Why has Brazil’s lower house stopped voting on bills?

. Nov 13, 2020
brazil lower house House ordinary sitting. Photo: Michel Jesus/CdD

It has been over a month since the Brazilian lower house last voted on a bill in Congress, approving changes to the country’s traffic code in late September. Since then, legislators have only voted on provisional decrees issued by the president or requests unrelated to actual policymaking. As The Brazilian Report showed last month, numerous party squabbles have stalled the works of congressional committees — a key part of the legislative process.

Earlier this week, Speaker Rodrigo Maia said that unless the agenda is cleared, the country will “explode in January.” He added: “The U.S. Dollar will reach BRL 7, long-term interest rates will skyrocket, and hyperinflation is a possibility.”

</p> <p>In response, the government’s whip in the House, Congressman Rodrigo Barros, said a deal has been reached with the so-called “<a href="">Big Center</a>” (an amalgam of ideology-free groups), and some priority bills could be voted in the two weeks following the municipal elections.</p> <p>This paralysis of Brazil&#8217;s Congress has become the norm rather than an exception in recent decades — as parties increasingly try to obstruct legislative works, rather than submitting requests to speed up processes.</p> <h2>How obstruction became commonplace in Congress</h2> <p>As the chart below shows, two types of legislative tools have been prevalent from 1991 to 2010: DVSs, which dismember bills and force lawmakers to vote each aspect of them separately, and RETs, which remove bills from the voting agenda.&nbsp;</p> <p>Other legislative tools displayed in the chart include motions to fast track bills. However, these are scarce: only 15 percent of votes within the period consisted of attempts to speed up the legislative process. Conversely, 53 percent of votes are focused on procedures to delay the approval of bills.&nbsp;</p> <p>Thus, the legislative hiatus we are observing follows an existing trend in the lower house.</p> <h4 class="has-text-align-center">Legislative requests per year in the House (1991-2010)</h4> <figure class="wp-block-image size-large"><img loading="lazy" width="1024" height="520" src="" alt="Why has Brazil's lower house stopped voting on bills?" class="wp-image-52660" srcset=" 1024w, 300w, 768w, 600w, 1352w" sizes="(max-width: 1024px) 100vw, 1024px" /><figcaption>Source: Taeko Hiroi and Lucio Renno (2014)</figcaption></figure> <p>Instead of placing blame solely on disgruntled lawmakers, we should also consider how the nature of the Bolsonaro administration’s coalition makes obstructing legislative processes a feasible option.&nbsp;</p> <p>Political scientists Taeko Hiroi and Lucio Renno have noted that legislators are more likely to obstruct a government coalition’s agenda when (1) congressmen believe they are not receiving enough benefits for being part of the coalition, or (2) when the <a href="">coalition lacks coordination and cohesion</a>.</p> <p>The second condition arguably precedes the first. While the Bolsonaro administration has recently started building legislative support, its coalition is not stable. Moreover, it is not clear what members of Congress stand to gain by siding with the government.&nbsp;</p> <p>Given these conditions, it is unsurprising that a group of legislators would obstruct an agenda that contains several bills of interest to the government. One such proposal on the docket is the reform of Brazil&#8217;s public sector, which was introduced by the executive branch in early September and has stalled since.&nbsp;</p> <p>The Bolsonaro administration should realize that the advancement of this and other policies depends on better coordination and greater cohesion in the House. The administration would be wise to invest in its own legislative coalition.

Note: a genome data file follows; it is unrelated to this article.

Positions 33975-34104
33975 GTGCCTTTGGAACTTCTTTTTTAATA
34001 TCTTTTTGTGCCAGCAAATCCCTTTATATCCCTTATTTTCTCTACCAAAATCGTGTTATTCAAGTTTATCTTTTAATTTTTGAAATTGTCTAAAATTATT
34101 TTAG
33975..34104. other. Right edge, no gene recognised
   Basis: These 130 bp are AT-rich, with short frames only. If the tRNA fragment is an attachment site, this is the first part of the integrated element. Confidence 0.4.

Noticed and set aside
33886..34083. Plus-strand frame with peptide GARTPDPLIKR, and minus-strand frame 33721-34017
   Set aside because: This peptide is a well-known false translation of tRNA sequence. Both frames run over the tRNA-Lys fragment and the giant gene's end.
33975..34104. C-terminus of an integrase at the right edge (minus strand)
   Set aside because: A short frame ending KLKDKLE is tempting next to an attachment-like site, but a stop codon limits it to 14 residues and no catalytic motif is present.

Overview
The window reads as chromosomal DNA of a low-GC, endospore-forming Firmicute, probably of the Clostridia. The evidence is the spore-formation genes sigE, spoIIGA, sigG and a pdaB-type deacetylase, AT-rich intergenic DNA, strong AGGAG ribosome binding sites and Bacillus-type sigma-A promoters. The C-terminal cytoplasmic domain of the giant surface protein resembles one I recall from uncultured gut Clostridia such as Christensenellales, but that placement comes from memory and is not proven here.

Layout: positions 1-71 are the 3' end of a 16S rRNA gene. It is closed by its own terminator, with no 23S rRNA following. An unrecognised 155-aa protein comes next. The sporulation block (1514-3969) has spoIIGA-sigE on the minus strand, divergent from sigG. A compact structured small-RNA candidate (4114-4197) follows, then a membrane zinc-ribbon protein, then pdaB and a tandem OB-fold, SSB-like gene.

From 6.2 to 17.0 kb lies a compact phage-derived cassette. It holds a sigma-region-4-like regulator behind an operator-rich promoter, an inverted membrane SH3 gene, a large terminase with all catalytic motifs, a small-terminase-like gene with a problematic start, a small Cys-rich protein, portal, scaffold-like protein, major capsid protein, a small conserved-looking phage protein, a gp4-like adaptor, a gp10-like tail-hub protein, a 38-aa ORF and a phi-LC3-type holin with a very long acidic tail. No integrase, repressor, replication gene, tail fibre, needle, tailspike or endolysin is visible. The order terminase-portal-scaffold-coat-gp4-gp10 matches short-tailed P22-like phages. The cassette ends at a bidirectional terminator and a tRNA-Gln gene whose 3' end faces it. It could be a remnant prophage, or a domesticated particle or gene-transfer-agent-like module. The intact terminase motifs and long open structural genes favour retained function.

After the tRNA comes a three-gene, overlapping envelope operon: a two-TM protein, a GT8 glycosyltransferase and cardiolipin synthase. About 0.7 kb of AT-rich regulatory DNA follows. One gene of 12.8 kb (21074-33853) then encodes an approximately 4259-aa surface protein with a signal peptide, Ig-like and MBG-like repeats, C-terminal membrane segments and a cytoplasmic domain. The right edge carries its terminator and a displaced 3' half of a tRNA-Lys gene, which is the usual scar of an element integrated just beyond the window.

Read the full story NOW!

Beatriz Rey

Beatriz Rey is a research fellow at the Center for Latin American & Latino Studies (CLALS) at American University and a Ph.D. Candidate in Political Science at the Maxwell School at Syracuse University.

Our content is protected by copyright. Want to republish The Brazilian Report? Email us at